In order to not have a cake you wouldn’t want to eat, it’s important to learn the best tips for mixing batter correctly.
What Are Tips For Mixing Cake Batters?
If using the creaming method where you cream your sugar and butter first, it doesn’t require as much mixing once all ingredients are added. The type of method that you use for mixing is very important and will determine how well your batter develops. The right amount of gluten development is important when mixing a cake batter.
This is so the batter doesn’t develop a lot of gluten which will affect your cake once baked.
Whereas, if doing the reverse creaming method, it’s a little bit more forgiving as you are mixing your dry ingredients with the fat. The gluten doesn’t develop as fast it’s a little bit slower. It’s easier not to mix too much.
Knowing exactly what type of cake you want will help you from the beginning to know the type of texture you’re going for. So, if you want a very moist cake it helps a lot to use cake flour as it has less protein so no matter what you’ll get a very soft cake.
If you don’t want a dry and crumbly cake, you want to make sure that when you’re mixing the cake you use the proper amount of fats to ensure that the cake comes out soft with a fine crumb.
It’s important to know how to make the best batter possible, but it’s also crucial that you understand the goal of making a good batch before it hits the oven and how it impacts the final stage– the baked cake.
What Are The Three 3 Main Goals Of Mixing Cake Batters?
The three main goals of mixing cake batter are
- Having your ingredients mixed properly and combined.
- The cake batter should have the right consistency. If it’s meant to be thin it should be thin and if it’s meant to be thick it should be thick.
- To cream the butter well, you must use room-temperature butter and no colder.
Whether you use the one-step method to mix your ingredients or use the creaming method or reverse method. Always combine your ingredients the way it’s supposed to be ensuring it’s well mixed. If the recipe calls for it to be creamy, cream the ingredients until creamed. If the recipe calls for it to be mixed and combined in one bowl, mix it until all the ingredients dissolve with each other.
If you’re making a cake batter and you notice that it’s too thick when it should be thin that’s an issue as it can lead to a dry and dense cake. It’s important to be very aware and supervise the batter while making it.
Add the ingredients as per the recipe. One of the biggest reasons why most batters fail is sometimes the ingredients is not at room temperature or people tend to mix the batter too much and it forms too much gluten and leads to the batter no longer being good for baking.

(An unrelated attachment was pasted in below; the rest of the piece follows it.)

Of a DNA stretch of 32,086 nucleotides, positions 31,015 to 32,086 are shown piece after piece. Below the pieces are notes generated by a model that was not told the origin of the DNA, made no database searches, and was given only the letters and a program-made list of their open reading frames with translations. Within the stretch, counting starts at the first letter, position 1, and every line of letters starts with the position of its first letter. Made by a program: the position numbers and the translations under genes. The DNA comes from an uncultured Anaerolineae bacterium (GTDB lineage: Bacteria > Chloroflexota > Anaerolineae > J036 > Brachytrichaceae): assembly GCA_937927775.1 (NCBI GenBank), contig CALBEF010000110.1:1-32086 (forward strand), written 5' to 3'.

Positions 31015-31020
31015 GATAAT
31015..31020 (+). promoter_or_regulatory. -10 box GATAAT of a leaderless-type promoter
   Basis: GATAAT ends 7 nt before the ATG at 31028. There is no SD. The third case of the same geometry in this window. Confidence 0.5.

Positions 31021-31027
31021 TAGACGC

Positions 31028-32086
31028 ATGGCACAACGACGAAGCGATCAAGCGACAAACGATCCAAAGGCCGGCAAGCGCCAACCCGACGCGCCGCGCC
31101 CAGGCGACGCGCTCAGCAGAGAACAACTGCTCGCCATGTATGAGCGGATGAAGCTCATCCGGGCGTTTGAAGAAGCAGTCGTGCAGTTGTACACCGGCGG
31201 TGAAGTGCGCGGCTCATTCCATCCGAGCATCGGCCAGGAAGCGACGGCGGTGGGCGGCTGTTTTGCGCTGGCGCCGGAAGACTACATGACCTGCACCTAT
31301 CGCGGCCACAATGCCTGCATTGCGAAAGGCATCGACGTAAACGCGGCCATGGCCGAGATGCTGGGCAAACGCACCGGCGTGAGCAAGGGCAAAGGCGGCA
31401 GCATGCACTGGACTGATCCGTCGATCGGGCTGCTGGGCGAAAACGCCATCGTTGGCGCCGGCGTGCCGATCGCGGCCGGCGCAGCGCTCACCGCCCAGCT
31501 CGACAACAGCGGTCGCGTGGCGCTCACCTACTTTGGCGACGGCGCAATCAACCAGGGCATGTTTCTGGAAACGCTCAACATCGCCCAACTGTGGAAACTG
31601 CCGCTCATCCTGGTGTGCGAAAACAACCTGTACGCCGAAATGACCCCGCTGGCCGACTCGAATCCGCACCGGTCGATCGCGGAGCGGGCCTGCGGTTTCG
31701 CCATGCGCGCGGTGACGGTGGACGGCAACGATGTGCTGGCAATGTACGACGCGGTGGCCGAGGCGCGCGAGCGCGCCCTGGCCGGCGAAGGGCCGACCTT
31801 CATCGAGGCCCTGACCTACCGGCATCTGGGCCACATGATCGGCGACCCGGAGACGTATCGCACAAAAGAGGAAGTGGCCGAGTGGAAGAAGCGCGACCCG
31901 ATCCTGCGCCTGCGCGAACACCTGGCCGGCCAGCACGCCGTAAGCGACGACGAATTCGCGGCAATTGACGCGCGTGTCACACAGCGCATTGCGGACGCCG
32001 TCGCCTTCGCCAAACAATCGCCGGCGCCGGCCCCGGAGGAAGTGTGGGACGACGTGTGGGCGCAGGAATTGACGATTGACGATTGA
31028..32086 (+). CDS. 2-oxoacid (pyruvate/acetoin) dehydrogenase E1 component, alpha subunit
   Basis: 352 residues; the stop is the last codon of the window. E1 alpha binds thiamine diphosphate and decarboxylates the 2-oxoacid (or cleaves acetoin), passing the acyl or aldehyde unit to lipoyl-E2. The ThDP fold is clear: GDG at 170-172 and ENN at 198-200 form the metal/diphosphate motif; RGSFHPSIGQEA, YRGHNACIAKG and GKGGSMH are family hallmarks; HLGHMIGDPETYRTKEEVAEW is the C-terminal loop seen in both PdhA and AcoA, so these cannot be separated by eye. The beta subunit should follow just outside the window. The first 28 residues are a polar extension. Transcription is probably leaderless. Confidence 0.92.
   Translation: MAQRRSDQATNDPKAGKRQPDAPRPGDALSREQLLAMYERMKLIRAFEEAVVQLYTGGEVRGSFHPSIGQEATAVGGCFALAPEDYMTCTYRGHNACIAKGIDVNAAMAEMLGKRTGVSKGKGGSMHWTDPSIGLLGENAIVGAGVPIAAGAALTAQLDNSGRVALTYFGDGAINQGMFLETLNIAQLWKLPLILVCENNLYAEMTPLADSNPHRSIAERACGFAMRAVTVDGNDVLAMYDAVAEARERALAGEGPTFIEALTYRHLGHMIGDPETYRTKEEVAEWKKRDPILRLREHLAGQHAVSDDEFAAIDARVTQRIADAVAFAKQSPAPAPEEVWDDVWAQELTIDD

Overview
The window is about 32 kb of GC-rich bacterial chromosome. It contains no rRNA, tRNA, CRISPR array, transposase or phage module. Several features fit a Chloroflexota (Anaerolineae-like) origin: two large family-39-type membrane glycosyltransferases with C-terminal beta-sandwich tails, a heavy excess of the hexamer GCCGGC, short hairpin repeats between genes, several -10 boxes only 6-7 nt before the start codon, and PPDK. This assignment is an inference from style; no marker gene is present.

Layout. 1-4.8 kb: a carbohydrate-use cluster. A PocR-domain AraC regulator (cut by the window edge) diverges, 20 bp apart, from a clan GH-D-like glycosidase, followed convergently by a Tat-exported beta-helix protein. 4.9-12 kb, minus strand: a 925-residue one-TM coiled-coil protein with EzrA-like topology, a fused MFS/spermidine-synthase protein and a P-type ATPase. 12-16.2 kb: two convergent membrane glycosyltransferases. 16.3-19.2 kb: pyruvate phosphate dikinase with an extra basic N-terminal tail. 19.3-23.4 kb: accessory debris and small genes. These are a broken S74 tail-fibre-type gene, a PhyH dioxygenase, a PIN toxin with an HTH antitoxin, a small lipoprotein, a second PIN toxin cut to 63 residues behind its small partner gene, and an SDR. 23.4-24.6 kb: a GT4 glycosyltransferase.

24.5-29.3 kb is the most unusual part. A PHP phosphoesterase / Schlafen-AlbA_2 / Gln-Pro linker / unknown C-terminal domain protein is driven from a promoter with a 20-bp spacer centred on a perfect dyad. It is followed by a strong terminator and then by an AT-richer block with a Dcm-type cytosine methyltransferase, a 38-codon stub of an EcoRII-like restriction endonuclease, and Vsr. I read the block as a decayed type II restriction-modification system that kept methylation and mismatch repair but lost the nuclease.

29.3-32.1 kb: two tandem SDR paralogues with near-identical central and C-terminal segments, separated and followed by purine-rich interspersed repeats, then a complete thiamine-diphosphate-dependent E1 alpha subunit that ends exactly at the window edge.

Is Cake Batter Better With Butter Or Oil?
When you put oil in your cake batter it will be more moist and tender. If you use butter there will be more flavor but it will be less moist. Think carrot cake vs white cake. The carrot cake is usually moister because it’s usually oil-based.
Oil is 100% fat and there’s no hydration compared to butter where there is some sort of hydration within it. If you were to put oil-based cake in the fridge it will stay moister than if you put a butter-based cake in the fridge it would be more solid but it would still be good.
In this case, it’s not a matter of which one is better, it’s a matter of preference and what the taste bud prefers. Oil doesn’t add any flavor to the cake but butter does. Oil does do better in some recipes than others.
It’s very popular to use butter when doing a vanilla cake versus a chocolate cake. Chocolate cake is usually oil-based as the idea is you don’t want the butter to kill the chocolate flavor within a cake.
It really comes down to the texture and the flavor you prefer. It may require a day for you to just be in a testing mood and see what you like better.
Which Mixing Techniques Is Best For Making Cakes Why?
The most common mixing technique that is used to bake cakes is the creaming method. It is not the easiest but has the best outcome as it will be very soft and fluffy. But this cake is not the easiest if you’re inexperienced with mixing batter, especially with all-purpose flour.
The process of doing creaming method is creaming the butter and sugar first until fluffy then adding the egg one at a time and then adding all the other common dry ingredients.
Not knowing how to tell when the batter is done mixing before baking, because of inexperience — can make a cake not rise and be dense.
So though this is the most common method there are other options that can be used to ensure a soft and moist cake. It’s suggested to use cake flour if using this method to make mixing easier and reduce errors.
Is It Better To Mix Cake Batter By Hand Or With Mixer?
Mixing the batter is one of the most important parts especially when doing the creaming method. The advantage of using a mixer to cream the butter and sugar is to help create air bubbles so the cake can rise.
If you’re adding the other ingredients in small bashes you can then use your hand to mix it really well but be careful not to over mix but only once you’re done creaming. If you were to mix everything by hand you’ll notice that the batter would probably more be denser than if you were to mix using a mixer it helps the batter to be lighter.
Having air bubbles within the batter allows the batter to cook more evenly in the oven and allows it to be more fluffy and have a crumb. If there are no air bubbles it will cause the cake to be dense and there will be a high chance the cake wouldn’t rise.
The main thing you want to look out for when using a mixer is to make sure that you mix until the batter is smooth on low to medium speed.